What Equality Street indicates is that experience, knowledge, and context cannot be separated from one another, as the game cannot be said to be objectively easy or difficult without addressing for whom that is true. Donna Haraway addresses this peculiarity about knowledge in her concept of ‘situated knowledges.’ For Haraway, knowledge is objective when it is correlated with a particular perspective from which it appears to be true. Equality Street represents this quite clearly as the knowledge that the game is difficult must be correlated with a particular character in order for that statement to be accurate. On the other hand, to describe the entire game as easy is to make a universal claim, one that denies the relevance of context. In contrast to the definition of empathy above, this suggests that apathy could be defined as the inability to contextualize the experiences and knowledges of other people. This would, for instance, prevent an individual from understanding a statement that is true but that doesn’t directly relate to his or her context. Put differently, if you’ve only played the game on easy, you will likely struggle to understand why others find it so difficult.
I’ve already suggested that art, and more specifically games, train us to create new contexts and therefore to overcome this sense of apathy. What Haraway’s concept of situated knowledges adds here is that it suggests that empathy relies on “the ability partially to translate knowledges among very different—and power-differentiated—communities” (Haraway “Situated Knowledges”). By merging Vico’s theory of art with Haraway’s theory of knowledge, it’s possible to see that games train the player’s ability to translate knowledge between communities by creating contexts or situations in which that knowledge is most meaningful and persuasive. Equality Street, for instance, allows the white male player to partially translate knowledge of discrimination. It is only partial because the knowledge is not his experience but he can appreciate that it is nevertheless true by situating it in the context where the rules apply differently to different characters.
Taken altogether, games offer training in translating knowledges across communities through contexts. In this respect it is worth noting that Equality Street seems targeted specifically at white males and facilitating their capacity to translate knowledges. This is distinct from mainstream videogames in which the context of the white male is often the only one represented. This establishes a kind of confirmation bias in which the white male gamer only ‘sees’ the world form one perspective, suggesting that it is the only perspective. Such a scenario establishes a game culture in which players fundamentally cannot recognize contexts other than their own. And so this approach described here should be considered highly critical of any culture that is homogenous and exclusionary, as this could potentially enforce a kind of apathy, and inhibit empathy and understanding.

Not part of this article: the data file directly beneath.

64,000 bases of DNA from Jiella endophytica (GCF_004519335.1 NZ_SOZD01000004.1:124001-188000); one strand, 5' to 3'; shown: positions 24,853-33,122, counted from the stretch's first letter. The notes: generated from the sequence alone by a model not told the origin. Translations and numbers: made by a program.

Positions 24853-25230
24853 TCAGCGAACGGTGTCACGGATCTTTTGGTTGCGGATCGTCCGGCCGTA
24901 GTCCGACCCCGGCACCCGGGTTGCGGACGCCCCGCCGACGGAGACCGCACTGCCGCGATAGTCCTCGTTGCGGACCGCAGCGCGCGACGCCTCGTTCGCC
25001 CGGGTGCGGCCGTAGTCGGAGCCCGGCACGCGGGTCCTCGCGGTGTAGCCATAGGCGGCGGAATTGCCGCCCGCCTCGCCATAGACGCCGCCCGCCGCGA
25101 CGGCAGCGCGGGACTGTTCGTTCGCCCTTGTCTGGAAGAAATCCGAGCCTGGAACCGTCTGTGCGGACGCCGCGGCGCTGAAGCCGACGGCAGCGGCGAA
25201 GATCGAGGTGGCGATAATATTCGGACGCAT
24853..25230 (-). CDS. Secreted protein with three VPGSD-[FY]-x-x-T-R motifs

A Post-Normative Ludic Century
What the ludic century might offer is a counter-balancing of this bias as those historically marginalized by the largely masculine industry continue to create and proliferate videogames. And not just any kind of videogames, but those that move past the white, masculine, and heteronormative tropes that have come to dominate the medium. In fact, a shift of this nature was outlined by Anna Anthropy in her Rise of the Videogame Zinesters. In this respect, games such as Dys4ria, Gone Home, Mainichi, Lim, Depression Quest, Howling Dogs, and many more, offer a potential glimpse into the future of videogames that is far more empathetic than apathetic.
All of this converges in a potentially promising century, one in which an art form that is ideally suited to fostering understanding rises to cultural prominence at the same time that it begins to more accurately reflect the various communities that make up our culture. This suggests to me that the ludic century has the potential to realize a post-normative state, one in which cultural and social norms no longer serve their regulatory function, as the ever-expanding library of games that produce new contexts, and afford the discovery of new knowledges, begin to obsolesce the very idea of a norm. Such a state arises out of a gaming culture that increasingly relies on active collaboration and community engagement, rather than outdated norms and tropes, as its members continue to understand how systems—be them social, political, cultural, or ludic— impact all persons.
Chaplin, Heather. “The Ludic Century: Exploring The Manifesto.” Kotaku. 9 Sept. 2013. Web. 28 July 2014.
Haraway, Donna. “Situated Knowledges: The Science Question in Feminism and the Privilege of Partial Perspective.” Feminist Studies, 14.3 (1988): 575-599. Print.
Phillips, Amanda. “Crossing Paths with Colorblindness: Equality Street.” Amanda Phillips. 19 Nov. 2013. Web. 28 July 2014.
Wu, Brianna. “No skin thick enough: The daily harassment of women in the game industry.” Polygon. 22 July 2014. Web. 28 July 2014.
Zimmerman, Eric. “Manifesto: The 21st Century Will Be Defined By Games.” Kotaku. 9 Sept. 2013. Web. 28 July 2014.